I’m not one to give up even after months of failures so I continued to look for solutions to this problem. What I finally discovered is that for this particular CATV tuner, the Panasonic ENG26104G, it is also possible to monitor the AFT pin for variations in signal strength. The AFT (Automatic Fine Tuning) circuitry for analog video signals provides feedback to analog tuning circuitry to lock in or tune in a channel according tosignal strength. The key word in the definition of AFT is “signal strength”. In other words, the demodulated DC voltage at the AFT pin is proportional to the strength of the signal in the IF stage. This makes sense as the AFT voltage is used to vary the internal oscillator frequency to keep the tuner on frequency. To see a schematic of the LA7577 IF chip used in this CATV tuner click here. I have been using the AFT pin of the CATV tuner to monitor signal strength variations on the 611MHz quite frequency for some time now with promising results.
My goal for this project was to detect Cassiopeia A. Cassiopeia A is the strongest radio source aside from the Sun in the sky and is about 11,000 light years from Earth. What’s funny about this supernova remnant is that it is very hard to see visually. Only very long exposures can make this nebula out yet it is incredibly bright in the radio spectrum! Here is one of my first successful recordings of Cassiopeia A. It was taken on November the 15th, 2008. The hump in the middle of the plot with the marker is Cassiopeia A. For these recordings the antenna is positioned at different points on the meridian depending on what object is being observed. The telescope then drift scans that region of the sky.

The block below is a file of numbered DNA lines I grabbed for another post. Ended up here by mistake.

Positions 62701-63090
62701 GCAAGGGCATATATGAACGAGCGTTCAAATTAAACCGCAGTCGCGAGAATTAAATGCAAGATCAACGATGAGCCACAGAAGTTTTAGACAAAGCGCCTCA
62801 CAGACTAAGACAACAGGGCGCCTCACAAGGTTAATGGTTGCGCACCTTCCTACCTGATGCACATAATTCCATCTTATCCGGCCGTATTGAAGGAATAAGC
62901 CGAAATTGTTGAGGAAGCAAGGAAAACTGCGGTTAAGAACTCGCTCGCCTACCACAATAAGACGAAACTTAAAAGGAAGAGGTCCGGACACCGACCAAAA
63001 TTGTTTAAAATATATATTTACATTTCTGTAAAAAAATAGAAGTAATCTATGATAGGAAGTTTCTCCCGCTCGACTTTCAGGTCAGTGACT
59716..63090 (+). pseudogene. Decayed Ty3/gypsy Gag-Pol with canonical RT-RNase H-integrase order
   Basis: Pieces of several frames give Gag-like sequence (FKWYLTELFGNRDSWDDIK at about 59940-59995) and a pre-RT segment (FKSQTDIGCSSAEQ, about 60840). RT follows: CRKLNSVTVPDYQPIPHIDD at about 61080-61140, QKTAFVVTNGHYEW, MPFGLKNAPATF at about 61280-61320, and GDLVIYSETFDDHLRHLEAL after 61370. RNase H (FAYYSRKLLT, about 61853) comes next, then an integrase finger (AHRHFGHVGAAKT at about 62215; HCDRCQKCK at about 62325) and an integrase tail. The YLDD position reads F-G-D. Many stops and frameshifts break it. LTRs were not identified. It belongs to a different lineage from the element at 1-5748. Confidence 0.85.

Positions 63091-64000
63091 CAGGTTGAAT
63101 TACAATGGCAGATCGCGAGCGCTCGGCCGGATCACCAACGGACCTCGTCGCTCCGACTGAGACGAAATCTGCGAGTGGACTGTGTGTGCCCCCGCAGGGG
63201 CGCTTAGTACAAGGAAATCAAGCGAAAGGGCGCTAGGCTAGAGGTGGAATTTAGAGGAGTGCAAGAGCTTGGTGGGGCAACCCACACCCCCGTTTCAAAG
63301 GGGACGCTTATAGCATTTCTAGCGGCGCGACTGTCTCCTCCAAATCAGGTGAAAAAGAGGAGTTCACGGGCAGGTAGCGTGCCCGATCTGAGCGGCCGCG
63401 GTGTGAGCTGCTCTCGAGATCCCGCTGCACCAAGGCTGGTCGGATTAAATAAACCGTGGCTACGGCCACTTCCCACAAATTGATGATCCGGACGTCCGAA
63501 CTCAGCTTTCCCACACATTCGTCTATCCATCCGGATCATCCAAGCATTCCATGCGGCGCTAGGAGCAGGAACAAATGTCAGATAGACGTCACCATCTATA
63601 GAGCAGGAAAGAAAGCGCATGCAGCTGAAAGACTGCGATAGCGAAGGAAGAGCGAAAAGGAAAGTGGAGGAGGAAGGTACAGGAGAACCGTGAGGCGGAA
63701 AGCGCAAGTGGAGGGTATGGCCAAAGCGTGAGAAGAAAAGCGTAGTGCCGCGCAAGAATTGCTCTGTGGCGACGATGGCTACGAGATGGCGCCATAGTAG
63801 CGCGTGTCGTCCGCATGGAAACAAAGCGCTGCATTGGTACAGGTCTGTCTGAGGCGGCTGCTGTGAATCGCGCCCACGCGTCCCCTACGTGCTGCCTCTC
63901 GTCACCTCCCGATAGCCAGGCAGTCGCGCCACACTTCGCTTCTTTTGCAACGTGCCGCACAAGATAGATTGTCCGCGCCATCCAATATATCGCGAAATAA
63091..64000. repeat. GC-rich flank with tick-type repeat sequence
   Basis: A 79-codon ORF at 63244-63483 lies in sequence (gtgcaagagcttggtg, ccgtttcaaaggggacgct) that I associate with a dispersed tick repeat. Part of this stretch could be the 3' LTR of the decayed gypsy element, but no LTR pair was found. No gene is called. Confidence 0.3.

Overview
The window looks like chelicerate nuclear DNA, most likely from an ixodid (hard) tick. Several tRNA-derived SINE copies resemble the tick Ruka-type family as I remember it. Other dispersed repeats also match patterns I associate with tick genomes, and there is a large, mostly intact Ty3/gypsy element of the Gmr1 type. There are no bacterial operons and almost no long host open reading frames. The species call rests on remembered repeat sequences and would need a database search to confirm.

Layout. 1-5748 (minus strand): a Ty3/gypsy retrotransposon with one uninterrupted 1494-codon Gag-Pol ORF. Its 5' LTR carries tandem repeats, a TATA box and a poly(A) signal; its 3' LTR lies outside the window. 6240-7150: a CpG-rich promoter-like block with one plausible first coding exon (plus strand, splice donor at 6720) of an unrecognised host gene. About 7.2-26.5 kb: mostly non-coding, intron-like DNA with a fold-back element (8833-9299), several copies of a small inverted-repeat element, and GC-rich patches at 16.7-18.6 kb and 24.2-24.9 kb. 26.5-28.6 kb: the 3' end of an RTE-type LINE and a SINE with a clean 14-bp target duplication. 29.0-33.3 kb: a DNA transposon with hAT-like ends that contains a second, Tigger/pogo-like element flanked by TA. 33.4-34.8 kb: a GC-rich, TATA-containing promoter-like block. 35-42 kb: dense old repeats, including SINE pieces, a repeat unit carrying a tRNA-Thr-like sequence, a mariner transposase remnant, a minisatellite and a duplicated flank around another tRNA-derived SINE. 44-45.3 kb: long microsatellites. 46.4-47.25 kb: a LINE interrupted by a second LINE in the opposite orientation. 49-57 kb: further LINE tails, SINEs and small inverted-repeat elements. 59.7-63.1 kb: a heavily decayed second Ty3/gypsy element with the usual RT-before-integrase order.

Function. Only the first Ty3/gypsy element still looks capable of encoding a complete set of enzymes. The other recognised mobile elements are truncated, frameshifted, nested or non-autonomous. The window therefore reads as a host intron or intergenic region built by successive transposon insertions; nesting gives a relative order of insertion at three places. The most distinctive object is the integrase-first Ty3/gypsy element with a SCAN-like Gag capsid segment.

Here’s a two day plot of Cassiopeia A with the second day superimposed over the first. The marker is marking the transit of Cassiopeia A for the first day, 20:04 local time 11/16/08. On the second day Cassiopeia A transited about four minutes earlier. For this recording I placed a 1200uF capacitor across the output of the CATV tuner to smooth out the plot some.
This radio astronomy project has been a real challenge for me to get working correctly. All my troubles have centered around the IF output of the CATV tuner. I have so far not been able to get the IF pin to work correctly even after trying two different tuners. Therefore, I don’t know if I have had the bad luck of getting two defective tuners or if there is more to the IF issue.
What matters is that the tuner is working ok using the AFT pin so not all is lost. I would like to try detecting some more object in the future. I would like to try my hand at Sagittarius A and Cygnus A. These two objects are the other heavy hitters in the radio spectrum and I think my receiver might be sensitive enough to detect them. It might also be possible to detect pulsars although I’m not holding my breath on this one.
The image to the right is of the CATV tuner receiver with the three voltage (5V, 12V, 30V) board under testing. I plan on enclosing the receiver in a steel cage for shielding because it tends to detect body movements near its vicinity. After all, these tuners are always shielded when inside TVs and VCRs…
I hope the information in this page might be helpful to others having the same type of trouble as I am with this CATV tuner. Or maybe it might inspire someone to give this project a try. Bottom line, this project has been a great learning experience for me, so although I had all kinds of problems I’m glad I kept at it!